The witty paintings he created had a resounding effect on the minimalist, conceptual and pop art scene. Magritte loved to take something common and place it into an unusual setting, which challenged the observer’s preconditioned view of the object. In his life, he became the leader of the surrealist movement through his work and visionary ideas.
Magritte created many notable pieces in his life such as The Portrait, The Son of Man, The Treachery of Images, Golconda and Elective Affinities.
The Human Condition II was another of his most notable works. It is known as the painting within a painting and carries with it a long tradition. He makes the observer aware of and indoor and outdoor space, which combine in this painting. He believed that this painting was a perfect example of how we often see the world as an outside element in our lives yet it is just a mental representation that we only experience within ourselves. The window, which is in the forefront of the painting, is representative of an observer’s eye and the house is the body of the person. It is from these places that we view the world around us.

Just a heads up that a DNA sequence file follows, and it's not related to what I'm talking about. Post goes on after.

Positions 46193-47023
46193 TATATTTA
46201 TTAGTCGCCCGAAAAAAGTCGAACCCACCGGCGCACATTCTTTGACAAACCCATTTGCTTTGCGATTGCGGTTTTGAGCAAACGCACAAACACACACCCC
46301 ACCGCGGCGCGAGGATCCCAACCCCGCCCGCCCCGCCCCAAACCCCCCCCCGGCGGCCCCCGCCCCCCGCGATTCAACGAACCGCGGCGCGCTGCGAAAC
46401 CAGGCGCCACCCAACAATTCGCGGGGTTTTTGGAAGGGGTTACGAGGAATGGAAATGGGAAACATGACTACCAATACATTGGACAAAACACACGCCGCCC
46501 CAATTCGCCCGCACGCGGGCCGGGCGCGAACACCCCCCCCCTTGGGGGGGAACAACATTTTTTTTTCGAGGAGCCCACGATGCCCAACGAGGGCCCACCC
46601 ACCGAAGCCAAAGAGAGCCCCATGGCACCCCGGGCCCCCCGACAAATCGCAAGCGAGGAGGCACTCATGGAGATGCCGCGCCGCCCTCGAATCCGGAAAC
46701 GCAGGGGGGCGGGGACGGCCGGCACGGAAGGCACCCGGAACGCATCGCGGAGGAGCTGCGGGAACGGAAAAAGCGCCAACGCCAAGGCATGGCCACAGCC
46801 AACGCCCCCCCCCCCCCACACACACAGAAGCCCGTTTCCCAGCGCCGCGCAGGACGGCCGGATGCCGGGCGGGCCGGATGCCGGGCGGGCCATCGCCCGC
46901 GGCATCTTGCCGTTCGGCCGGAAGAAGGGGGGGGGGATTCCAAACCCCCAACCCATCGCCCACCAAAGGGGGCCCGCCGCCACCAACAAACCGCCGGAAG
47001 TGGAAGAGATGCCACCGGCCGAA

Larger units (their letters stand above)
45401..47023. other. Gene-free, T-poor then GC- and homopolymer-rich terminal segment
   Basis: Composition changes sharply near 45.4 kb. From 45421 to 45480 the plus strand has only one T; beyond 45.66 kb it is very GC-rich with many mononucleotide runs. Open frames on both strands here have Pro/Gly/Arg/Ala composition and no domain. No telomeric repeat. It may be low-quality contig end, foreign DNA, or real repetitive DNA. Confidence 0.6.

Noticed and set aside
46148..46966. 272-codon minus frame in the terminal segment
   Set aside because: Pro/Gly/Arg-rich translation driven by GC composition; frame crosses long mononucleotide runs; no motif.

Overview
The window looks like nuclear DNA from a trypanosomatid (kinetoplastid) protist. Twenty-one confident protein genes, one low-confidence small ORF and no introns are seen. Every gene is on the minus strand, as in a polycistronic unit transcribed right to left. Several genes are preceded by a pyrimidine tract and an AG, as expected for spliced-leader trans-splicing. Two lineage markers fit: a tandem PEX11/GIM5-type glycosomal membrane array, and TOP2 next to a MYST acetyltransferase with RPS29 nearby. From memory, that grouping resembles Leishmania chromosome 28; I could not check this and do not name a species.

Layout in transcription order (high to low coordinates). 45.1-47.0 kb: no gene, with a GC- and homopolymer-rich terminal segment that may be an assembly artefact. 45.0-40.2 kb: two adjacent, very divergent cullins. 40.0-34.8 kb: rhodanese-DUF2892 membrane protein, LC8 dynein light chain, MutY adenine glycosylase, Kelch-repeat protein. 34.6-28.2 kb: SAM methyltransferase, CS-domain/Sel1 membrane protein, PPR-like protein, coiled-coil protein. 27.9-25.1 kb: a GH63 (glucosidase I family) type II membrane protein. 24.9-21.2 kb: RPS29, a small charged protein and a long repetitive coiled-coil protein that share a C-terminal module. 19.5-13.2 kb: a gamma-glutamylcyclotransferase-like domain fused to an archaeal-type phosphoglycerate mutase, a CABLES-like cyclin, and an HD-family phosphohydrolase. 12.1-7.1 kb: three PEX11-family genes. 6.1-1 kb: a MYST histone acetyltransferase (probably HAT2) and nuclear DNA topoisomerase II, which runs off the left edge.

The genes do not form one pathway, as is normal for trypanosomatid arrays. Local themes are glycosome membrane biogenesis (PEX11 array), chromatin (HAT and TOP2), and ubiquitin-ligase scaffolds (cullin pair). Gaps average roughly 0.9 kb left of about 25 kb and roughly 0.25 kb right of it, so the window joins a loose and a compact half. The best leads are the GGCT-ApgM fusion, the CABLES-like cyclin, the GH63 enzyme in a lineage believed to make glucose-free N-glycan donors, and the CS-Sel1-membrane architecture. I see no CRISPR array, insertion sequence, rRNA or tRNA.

In most of Magritte’s work, he did not paint an entire landscape. He opted instead to always paint a section of a wall, frame or windowsill. Some believe that he did this to stop himself from becoming too giddy. Another notable feature of the painting is how Magritte made the sea depicted on the canvas seemingly real while it actually concealed the real sea behind the painting. The edge of the canvas that separates the real sea from the canvas is finely balanced. The black sphere on the ground is the centre of the painting, even though it is not the actual centre of the image.